For example, right now when we are below the staking ratio target, the inflation should start decreasing towards the min inflation. People are not staking and as such they get less rewards. How do people get higher rewards? They need to start staking. When the bonding ratio target is reached, then inflation is starting to increase towards the max inflation target. We should be rewarding with inflation when the staking ratio target is achieved. And we should be disincentivizing with deflation when the target is not achieved. We should be doing the opposite of what we are doing now.

Think about it. What is your reward for staking right now? Lower rewards. Who the hell wants to do that? So big ATOM holders are incentivized to keep some of their ATOM unstaked in order to keep the bonding ratio just below 2/3rds. If going over the target gave them the highest inflation, people will stake all their ATOMs happily and be well over the target. But even worse, just as people are unstaking and dumping, we are putting more ATOM out there to be dumped further hurting the price. We shouldn’t be doing that.

We have been doing this for 2-3 years now, ATOM has a very unique monetary policy compared to all other coins who mostly have fixed inflation schedules. In the real world, ATOM’s monetary policy is not working at all as it was designed prompting this reevaluation we have right now. I think a big part of the problem (in addition to the 20% max inflation target which was ridiculously high) is that inflation rate change parameter is positive instead of negative.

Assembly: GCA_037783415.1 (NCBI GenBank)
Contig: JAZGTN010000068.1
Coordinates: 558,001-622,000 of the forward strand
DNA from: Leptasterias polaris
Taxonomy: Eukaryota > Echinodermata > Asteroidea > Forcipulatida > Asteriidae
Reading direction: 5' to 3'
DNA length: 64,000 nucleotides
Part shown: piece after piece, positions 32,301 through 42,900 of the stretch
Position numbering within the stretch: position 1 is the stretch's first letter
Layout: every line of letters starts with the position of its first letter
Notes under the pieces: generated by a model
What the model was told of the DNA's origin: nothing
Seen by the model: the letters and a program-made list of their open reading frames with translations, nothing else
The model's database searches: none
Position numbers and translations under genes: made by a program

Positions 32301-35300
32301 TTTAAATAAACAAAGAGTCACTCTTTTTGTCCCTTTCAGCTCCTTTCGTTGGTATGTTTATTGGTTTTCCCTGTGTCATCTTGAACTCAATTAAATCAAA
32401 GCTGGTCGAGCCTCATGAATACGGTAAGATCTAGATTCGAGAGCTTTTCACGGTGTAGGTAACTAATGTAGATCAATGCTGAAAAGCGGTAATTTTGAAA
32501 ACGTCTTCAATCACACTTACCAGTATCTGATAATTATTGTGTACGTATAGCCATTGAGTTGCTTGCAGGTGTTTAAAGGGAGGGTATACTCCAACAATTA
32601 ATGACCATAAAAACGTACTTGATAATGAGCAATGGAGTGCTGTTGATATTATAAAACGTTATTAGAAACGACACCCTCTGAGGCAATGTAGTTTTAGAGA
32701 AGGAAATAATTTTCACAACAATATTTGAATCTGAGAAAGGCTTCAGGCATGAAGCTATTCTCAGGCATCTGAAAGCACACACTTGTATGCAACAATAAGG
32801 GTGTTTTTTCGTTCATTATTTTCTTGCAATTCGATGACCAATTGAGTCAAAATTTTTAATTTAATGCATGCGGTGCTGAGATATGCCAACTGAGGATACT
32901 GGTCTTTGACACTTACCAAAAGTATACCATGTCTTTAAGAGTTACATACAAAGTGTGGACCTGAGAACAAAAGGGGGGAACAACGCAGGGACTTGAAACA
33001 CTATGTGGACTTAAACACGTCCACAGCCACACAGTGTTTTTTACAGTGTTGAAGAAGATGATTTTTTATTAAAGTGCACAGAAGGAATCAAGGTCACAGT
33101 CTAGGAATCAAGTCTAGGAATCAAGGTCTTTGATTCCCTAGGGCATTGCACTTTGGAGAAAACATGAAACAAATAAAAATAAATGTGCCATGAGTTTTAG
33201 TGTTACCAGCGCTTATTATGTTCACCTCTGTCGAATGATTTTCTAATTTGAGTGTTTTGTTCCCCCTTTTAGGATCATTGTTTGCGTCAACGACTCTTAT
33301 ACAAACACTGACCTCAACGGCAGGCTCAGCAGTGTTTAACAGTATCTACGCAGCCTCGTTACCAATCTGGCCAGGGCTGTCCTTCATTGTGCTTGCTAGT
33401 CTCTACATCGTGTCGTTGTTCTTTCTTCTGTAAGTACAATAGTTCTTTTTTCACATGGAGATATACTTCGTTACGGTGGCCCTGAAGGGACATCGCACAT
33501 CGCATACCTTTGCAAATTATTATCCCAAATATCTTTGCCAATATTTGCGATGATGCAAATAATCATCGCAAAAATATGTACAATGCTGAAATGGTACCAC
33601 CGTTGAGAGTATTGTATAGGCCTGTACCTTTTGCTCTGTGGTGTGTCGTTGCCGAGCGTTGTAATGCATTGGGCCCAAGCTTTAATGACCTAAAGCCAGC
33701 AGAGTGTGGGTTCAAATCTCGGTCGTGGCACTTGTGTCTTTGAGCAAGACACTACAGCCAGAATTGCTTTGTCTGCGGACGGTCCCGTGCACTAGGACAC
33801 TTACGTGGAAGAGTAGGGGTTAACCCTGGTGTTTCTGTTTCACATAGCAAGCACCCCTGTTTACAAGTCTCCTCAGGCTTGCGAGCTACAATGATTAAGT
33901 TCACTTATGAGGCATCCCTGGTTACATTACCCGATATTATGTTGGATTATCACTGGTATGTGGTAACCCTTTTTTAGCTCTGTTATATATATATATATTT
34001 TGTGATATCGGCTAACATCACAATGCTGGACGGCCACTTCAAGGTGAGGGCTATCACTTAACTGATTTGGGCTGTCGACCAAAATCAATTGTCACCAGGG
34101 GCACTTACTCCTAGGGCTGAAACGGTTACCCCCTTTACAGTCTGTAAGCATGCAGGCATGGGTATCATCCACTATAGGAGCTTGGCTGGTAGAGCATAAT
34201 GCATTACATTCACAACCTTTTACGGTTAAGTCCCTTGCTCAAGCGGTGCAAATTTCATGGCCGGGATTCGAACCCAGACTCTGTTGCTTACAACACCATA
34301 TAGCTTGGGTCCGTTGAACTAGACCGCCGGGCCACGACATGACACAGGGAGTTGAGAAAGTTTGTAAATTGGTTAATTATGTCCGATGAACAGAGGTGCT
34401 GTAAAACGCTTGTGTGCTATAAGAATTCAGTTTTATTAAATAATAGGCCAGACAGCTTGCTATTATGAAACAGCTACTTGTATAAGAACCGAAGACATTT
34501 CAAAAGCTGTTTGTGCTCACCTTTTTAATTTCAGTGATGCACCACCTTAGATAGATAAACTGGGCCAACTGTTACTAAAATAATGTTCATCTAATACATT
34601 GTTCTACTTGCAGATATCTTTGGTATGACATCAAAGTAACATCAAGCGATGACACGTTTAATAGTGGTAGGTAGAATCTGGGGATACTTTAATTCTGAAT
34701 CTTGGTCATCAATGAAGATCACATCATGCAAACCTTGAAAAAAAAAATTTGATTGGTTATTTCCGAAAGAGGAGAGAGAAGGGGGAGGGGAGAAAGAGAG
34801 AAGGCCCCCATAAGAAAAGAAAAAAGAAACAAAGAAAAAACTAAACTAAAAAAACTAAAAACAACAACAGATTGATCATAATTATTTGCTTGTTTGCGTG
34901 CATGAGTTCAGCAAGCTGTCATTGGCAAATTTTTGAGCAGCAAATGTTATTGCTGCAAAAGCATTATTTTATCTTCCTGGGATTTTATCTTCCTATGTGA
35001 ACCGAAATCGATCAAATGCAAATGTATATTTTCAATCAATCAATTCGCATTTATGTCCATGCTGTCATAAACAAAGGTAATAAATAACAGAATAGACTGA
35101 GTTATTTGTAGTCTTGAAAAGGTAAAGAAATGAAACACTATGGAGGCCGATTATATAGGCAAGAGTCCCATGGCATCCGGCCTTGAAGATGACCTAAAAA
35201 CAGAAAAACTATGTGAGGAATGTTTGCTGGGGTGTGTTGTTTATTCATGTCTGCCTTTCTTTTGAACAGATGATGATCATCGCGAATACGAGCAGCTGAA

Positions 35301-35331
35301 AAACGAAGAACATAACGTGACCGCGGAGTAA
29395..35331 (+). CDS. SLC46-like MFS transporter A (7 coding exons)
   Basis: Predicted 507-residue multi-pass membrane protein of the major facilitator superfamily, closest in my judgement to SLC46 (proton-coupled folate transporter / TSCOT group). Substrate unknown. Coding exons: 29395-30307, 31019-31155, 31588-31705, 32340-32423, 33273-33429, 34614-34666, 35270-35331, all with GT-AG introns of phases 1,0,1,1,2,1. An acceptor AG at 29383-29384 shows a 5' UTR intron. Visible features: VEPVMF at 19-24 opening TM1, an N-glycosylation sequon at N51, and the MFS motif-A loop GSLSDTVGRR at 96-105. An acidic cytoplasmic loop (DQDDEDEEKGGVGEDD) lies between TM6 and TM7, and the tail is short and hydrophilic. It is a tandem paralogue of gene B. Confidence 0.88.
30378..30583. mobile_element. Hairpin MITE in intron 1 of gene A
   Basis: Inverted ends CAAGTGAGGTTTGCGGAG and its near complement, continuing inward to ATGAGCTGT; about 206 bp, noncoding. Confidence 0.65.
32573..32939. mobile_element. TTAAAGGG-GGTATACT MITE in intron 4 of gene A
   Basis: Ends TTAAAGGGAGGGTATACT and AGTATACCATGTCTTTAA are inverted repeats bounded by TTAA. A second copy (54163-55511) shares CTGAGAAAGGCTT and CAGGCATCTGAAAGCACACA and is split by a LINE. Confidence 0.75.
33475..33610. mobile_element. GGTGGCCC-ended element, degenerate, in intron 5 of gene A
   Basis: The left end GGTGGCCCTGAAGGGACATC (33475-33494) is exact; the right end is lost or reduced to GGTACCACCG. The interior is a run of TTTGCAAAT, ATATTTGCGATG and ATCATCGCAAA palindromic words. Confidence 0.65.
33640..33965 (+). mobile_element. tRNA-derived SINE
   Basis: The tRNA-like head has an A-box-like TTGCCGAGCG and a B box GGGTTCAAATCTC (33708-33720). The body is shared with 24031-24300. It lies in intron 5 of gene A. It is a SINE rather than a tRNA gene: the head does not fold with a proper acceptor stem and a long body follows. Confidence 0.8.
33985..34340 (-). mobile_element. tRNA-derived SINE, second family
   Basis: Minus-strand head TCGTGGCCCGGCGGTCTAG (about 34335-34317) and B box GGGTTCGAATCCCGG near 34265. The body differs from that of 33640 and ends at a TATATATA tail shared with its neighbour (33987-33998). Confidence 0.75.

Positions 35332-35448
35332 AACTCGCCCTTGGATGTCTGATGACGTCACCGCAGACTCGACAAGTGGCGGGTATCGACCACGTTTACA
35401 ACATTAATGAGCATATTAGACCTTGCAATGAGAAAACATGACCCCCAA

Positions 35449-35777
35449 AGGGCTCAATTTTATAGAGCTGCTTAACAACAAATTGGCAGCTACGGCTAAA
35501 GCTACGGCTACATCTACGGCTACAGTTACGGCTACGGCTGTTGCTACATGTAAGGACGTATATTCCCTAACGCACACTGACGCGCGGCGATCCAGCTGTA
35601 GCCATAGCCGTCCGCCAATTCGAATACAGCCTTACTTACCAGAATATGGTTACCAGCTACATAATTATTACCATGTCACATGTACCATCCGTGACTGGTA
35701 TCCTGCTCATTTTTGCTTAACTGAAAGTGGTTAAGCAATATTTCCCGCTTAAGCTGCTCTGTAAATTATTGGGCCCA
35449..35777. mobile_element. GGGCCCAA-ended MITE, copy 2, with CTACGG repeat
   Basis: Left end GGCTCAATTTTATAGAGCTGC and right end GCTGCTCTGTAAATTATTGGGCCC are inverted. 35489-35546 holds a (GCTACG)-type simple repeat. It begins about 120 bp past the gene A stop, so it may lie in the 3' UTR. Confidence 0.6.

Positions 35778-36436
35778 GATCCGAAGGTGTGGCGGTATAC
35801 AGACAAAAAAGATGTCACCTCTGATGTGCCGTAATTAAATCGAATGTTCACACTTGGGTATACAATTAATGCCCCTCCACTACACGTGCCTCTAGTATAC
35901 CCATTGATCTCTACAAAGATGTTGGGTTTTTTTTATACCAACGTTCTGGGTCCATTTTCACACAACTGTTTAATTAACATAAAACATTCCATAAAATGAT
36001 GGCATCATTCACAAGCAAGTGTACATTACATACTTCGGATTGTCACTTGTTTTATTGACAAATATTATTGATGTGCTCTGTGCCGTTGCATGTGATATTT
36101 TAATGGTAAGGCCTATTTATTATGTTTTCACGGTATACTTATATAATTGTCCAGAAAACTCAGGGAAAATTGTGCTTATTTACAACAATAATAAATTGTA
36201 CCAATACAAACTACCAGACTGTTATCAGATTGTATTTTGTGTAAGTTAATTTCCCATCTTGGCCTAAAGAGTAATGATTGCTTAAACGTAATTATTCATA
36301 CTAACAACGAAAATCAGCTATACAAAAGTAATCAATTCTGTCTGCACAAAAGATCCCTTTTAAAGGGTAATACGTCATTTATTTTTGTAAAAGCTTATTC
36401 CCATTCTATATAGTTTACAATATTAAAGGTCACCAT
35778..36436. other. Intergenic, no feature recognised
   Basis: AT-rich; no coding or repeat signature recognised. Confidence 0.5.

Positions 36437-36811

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Repeatedly, we’ve stressed the importance of approaching the reform as a broad discussion covering all four parameters: InflationRateChange, InflationMax, InflationMin, and GoalBonded. To illustrate the necessity of this holistic perspective, we’ve created a dedicated research topic to the subject, presenting a straightforward inflation model: The x/mint Module and understanding the Inflation Rate Calculation.

Making adjustments to the parameters individually, without considering the entire set, lacks coherence. These parameters are interdependent, and their evaluation should be done comprehensively. Our approach would have been to discuss the model first and then subject the conclusions to a vote. We express regret for the current trajectory of the debate, which has focused on individual parameters while overlooking the overarching architecture of the inflation formula.